Forecasting the region's economy
Rachael Rees / The Bulletin
Published Jan 26, 2013 at 04:00AM
An economist will offer his forecast for the Central Oregon economy and the former CEO of Intel will discuss the need for improvements in education Thursday at The Riverhouse Convention Center in Bend.
“If you're concerned about the 'fiscal cliff,' taxes, education, real estate, the stock market, the economy in general and how little old Central Oregon is going to be affected by this, then you're going to want to come to this conference,” said Keith Rivera, chairman of the Oregon Center for Economic Research and Forecasting and organizer of the event, the 2013 Oregon Business Conference and Economic Forecast.
“It's so people can plan, be prepared and be more knowledgeable about their own affairs.”
Since 2008, Rivera said, economist Bill Watkins has accurately predicted economic trends for Central Oregon at the conference.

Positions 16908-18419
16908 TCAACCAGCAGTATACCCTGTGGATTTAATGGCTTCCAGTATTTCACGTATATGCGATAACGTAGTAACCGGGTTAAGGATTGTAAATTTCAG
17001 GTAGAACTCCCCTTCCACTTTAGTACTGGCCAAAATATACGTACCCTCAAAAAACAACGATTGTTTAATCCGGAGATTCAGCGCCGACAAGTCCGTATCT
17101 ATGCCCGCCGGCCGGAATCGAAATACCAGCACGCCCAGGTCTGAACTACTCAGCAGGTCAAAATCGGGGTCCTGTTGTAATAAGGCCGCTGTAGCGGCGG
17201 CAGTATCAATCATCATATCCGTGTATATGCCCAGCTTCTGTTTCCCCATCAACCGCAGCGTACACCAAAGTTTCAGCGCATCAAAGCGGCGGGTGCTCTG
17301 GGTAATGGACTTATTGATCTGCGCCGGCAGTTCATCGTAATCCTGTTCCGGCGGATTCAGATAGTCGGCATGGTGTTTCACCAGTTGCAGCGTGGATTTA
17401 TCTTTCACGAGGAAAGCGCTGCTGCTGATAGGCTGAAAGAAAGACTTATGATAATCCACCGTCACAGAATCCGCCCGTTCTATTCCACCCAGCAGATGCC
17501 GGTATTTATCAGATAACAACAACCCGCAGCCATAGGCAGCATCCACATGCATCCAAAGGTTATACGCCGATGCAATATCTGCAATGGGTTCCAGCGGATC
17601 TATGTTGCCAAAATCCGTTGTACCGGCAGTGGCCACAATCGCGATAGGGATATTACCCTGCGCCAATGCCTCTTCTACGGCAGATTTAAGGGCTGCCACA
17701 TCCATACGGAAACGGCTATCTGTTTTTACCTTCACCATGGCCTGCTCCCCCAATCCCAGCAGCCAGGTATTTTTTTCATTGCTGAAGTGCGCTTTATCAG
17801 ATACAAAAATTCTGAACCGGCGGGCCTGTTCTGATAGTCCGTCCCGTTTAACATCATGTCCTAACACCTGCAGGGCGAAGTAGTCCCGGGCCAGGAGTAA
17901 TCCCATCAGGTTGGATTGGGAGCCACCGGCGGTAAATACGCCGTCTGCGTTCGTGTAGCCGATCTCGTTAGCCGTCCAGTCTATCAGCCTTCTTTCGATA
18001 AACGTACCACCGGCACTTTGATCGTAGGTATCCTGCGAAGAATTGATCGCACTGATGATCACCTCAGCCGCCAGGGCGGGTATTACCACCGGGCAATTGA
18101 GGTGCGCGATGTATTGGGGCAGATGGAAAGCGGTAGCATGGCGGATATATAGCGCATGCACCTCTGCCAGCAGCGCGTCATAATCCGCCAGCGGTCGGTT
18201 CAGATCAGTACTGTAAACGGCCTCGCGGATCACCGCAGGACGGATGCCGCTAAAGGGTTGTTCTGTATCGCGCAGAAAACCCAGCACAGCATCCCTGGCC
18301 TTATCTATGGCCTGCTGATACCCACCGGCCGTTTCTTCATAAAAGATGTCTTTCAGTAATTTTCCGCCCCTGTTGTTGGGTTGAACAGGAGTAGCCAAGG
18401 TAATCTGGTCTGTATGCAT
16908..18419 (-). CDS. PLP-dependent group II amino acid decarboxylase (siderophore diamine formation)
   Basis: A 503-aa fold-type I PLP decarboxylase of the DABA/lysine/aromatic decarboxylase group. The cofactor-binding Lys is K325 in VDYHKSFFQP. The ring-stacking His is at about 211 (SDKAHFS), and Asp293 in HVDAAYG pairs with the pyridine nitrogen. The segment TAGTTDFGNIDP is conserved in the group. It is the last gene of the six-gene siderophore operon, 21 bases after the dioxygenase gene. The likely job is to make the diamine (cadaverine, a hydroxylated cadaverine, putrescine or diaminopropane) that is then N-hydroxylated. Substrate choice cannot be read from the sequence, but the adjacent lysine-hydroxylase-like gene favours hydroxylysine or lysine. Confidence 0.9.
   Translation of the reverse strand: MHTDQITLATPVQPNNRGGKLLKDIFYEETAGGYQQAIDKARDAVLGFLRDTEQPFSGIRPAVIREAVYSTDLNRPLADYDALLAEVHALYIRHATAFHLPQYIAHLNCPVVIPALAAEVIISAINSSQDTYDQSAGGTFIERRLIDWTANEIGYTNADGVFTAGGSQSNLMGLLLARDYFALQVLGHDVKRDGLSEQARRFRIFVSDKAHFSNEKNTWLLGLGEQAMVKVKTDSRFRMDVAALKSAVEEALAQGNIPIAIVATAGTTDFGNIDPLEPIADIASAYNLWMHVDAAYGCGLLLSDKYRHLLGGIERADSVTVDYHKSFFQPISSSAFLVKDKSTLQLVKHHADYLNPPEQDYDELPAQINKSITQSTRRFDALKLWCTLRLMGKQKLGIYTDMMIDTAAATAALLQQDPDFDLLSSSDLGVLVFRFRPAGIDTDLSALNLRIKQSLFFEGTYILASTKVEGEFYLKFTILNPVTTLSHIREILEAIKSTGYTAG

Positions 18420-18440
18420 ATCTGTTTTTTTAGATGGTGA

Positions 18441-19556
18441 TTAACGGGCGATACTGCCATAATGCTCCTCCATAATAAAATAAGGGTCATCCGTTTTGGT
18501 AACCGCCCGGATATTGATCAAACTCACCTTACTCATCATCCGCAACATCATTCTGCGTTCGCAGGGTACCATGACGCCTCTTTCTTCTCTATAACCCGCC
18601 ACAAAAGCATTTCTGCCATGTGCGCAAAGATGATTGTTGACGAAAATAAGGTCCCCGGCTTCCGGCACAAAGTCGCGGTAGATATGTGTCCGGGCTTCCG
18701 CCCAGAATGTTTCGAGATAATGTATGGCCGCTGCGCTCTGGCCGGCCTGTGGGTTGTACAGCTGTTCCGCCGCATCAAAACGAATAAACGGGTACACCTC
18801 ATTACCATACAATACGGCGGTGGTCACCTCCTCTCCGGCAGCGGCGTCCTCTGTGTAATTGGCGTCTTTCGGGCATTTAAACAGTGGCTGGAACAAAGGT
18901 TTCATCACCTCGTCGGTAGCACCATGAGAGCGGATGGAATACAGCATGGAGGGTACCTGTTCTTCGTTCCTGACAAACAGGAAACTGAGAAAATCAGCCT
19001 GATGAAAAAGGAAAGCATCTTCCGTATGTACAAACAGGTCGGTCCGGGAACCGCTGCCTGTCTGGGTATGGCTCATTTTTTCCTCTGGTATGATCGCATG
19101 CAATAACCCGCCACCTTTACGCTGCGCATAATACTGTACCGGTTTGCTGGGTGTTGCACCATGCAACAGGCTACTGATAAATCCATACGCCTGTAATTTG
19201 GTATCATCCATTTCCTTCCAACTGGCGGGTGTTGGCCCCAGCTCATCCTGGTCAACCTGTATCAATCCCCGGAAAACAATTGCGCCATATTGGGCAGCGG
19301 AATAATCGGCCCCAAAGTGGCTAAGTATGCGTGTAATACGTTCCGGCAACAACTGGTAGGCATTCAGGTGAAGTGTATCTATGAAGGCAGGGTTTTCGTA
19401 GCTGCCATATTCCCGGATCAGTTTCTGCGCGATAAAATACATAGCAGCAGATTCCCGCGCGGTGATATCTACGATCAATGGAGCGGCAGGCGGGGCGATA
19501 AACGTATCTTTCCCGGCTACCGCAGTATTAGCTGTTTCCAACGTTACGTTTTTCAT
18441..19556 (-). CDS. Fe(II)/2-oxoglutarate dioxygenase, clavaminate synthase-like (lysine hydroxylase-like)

Watkins, executive director of the Center for Economic Research and Forecasting at California Lutheran University, is scheduled to present his forecast for the nation, state and region, with a primary focus on Central Oregon.
Also scheduled to speak are Craig Barrett, former CEO of Intel; Katherine Klingensmith, senior economic and policy strategist for UBS FS Wealth Management Research; and Knute Buehler, orthopedic surgeon and former Republican candidate for Oregon Secretary of State.
“We need to talk about solutions, not just economic numbers that have been dismal and negative since 2008,” Rivera said. “Let's talk about what we can do to make things better in Central Oregon.”
Klingensmith said her focus will be the attractiveness of the U.S. as a place to do business, global economic competition and the national implications of new legislation.
Barrett said he'll discuss the importance of education for providing the training for jobs in biotech, health care, software development and other industries. They will be the path to creating new companies, products, services and wealth — not natural-resource based jobs, he said.